Llangollen Community Hospital closes after 137 years
Almost 137 years after it first opened, a community hospital in Denbighshire has closed its doors.
Llangollen hospital has shut as part of a health care shake-up by Betsi Cadwaladr Health Board.
It marks the end of an era as services relocate to Llangollen Health Centre while in-patient beds have been transferred to Chirk, near Wrexham.
But campaigners fighting to save the hospital accused the health board of "abdicating" its responsibility.
Alaian Kahan, from Keep Llangollen Health Services, said: "The health board have abdicated their responsibility towards the people of Llangollen and the Dee valley.
"They clearly don't appreciate the difficulty of having to travel to Mold from Llangollen and the upper Dee valley."
Director of primary, community and mental health services Geoff Lang said it was a move towards integrated care.
From Monday, all outpatient, dressings' clinics, collection of blood samples and physiotherapy appointments will be held in the health centre.
Mr Lang said: "The relocation of services to the health centre will help us to develop our collaboration with our partners in the Llangollen GP practice and we intend expanding some of these services over the coming months.
"This is an important step towards the integrated care we want to be able to provide for the town."
Work started on building the hospital in 1875 and it admitted its first patient on 13 April 1876.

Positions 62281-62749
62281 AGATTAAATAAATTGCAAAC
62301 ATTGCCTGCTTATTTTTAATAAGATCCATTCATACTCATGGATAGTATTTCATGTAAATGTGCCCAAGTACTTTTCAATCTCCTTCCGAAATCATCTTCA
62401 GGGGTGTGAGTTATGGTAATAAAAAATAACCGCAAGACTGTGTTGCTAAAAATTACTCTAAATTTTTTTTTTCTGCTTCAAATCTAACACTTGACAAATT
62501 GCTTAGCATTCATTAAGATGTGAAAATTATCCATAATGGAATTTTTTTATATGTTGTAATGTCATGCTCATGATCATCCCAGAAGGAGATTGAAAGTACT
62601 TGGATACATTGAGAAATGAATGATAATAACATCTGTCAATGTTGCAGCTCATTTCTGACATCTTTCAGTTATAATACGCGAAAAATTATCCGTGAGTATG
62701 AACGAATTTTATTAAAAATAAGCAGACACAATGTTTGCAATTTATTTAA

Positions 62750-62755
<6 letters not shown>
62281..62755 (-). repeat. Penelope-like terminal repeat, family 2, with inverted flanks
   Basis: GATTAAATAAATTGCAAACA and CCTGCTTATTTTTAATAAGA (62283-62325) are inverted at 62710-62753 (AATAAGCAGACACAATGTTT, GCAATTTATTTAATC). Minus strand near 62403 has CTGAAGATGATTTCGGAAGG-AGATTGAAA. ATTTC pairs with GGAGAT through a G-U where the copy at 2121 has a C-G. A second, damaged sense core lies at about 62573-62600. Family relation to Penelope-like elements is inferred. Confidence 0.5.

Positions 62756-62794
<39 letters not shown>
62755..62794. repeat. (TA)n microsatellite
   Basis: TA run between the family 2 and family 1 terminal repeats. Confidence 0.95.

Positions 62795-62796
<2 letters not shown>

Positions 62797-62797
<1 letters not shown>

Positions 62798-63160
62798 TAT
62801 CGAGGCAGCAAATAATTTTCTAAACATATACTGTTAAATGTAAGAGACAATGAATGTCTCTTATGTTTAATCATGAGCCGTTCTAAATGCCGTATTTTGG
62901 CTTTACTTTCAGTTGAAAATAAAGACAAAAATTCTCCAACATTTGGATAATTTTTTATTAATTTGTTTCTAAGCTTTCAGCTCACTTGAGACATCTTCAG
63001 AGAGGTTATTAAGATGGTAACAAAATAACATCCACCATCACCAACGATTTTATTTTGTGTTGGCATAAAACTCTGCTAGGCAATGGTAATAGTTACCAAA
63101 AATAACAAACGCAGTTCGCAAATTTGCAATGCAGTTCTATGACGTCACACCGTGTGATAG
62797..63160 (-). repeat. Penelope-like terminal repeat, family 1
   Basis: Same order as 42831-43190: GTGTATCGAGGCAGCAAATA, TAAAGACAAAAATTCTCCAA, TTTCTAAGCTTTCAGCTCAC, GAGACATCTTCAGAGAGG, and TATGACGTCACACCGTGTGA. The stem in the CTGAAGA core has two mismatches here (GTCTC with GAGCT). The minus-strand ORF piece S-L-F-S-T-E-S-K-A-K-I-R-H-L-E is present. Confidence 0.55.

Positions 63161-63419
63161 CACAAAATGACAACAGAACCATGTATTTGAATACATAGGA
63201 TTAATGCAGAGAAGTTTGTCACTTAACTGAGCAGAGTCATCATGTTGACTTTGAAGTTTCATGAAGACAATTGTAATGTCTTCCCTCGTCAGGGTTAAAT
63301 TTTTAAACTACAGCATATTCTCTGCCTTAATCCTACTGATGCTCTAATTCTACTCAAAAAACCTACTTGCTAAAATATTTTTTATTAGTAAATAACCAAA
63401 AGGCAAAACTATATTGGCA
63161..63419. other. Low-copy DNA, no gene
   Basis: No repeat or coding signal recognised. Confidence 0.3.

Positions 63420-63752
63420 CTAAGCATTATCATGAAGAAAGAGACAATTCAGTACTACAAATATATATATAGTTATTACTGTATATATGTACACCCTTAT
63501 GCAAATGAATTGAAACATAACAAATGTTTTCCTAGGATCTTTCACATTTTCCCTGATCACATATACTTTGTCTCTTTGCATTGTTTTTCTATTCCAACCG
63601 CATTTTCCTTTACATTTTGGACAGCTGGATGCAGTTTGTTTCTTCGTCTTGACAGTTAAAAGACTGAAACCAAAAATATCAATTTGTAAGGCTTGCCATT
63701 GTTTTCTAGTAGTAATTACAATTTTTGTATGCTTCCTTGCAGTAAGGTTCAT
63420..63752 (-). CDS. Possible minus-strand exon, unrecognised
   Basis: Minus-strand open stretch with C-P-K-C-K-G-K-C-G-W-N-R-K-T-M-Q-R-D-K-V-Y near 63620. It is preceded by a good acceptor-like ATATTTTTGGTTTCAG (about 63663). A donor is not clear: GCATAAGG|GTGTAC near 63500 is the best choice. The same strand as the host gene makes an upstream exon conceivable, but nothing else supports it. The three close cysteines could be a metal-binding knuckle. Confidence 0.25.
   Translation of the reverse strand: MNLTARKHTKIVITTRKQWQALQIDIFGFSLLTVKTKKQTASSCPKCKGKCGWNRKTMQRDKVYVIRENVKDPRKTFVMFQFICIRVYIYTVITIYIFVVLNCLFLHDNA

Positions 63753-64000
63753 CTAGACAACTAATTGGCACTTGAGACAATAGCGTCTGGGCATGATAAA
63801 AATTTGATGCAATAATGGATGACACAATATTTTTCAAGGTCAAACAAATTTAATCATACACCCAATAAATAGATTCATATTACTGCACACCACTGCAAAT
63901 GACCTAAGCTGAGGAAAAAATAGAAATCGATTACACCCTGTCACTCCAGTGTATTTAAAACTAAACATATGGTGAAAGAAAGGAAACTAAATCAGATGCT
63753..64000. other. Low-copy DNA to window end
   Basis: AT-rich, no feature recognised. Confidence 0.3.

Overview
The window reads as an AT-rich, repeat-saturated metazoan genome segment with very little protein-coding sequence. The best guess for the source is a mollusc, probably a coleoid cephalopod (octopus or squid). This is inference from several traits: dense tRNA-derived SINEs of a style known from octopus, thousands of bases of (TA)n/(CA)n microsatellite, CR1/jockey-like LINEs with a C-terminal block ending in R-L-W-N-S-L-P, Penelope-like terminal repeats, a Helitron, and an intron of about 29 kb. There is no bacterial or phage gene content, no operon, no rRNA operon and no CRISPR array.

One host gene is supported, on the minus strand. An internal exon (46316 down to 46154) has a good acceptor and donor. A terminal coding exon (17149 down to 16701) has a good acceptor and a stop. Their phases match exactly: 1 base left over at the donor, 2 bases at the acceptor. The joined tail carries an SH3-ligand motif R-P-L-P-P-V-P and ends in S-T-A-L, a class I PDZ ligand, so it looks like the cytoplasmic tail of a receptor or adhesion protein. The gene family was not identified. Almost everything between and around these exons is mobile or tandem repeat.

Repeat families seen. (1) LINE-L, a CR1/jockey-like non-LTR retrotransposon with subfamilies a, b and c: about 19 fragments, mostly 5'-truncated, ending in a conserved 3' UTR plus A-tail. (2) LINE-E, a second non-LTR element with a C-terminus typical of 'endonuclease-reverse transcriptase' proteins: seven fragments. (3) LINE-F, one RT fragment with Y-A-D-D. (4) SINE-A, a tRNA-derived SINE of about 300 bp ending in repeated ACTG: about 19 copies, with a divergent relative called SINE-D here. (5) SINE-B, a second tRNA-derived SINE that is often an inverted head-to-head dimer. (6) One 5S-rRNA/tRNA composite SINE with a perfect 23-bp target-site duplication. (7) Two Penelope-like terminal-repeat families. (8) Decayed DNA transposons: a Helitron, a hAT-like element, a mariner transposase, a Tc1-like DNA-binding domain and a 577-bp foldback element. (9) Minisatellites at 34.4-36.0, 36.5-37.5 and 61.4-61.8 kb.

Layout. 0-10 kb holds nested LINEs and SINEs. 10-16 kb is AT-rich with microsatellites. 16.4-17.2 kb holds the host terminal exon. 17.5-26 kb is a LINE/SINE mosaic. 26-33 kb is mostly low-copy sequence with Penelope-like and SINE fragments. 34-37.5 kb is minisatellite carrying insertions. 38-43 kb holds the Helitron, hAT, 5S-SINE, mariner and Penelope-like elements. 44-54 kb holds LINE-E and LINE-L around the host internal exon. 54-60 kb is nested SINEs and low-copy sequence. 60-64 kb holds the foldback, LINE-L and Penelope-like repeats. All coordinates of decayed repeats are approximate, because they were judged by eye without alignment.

In 1884 the building was extended to provide extra wards and an operating theatre.
Hospital records indicate that the majority of patients were farmers, labourers, miners or people needing "clean air" to assist their recovery.
During Word War I, many were soldiers suffering from gas gangrene, and gunshot wounds were treated.
It was extended again in 1925, and in 1937 records show 92 patients were admitted and 11 babies were born.
Physiotherapy and out-patient departments were built in 1958.
A raft of changes to health care in north Wales are set to take place.
Other community hospitals at Blaenau Ffestiniog, Flint and Prestatyn are also due to close, and plans to move specialist intensive care for babies to England have proved controversial.
The community health council for north Wales has written to Health Minister Lesley Griffiths to spell out concerns about some aspects of the shake-up.
The plans being referred to her relate specifically to changes to minor injuries, x-ray and older people's mental health provision in Gwynedd alone.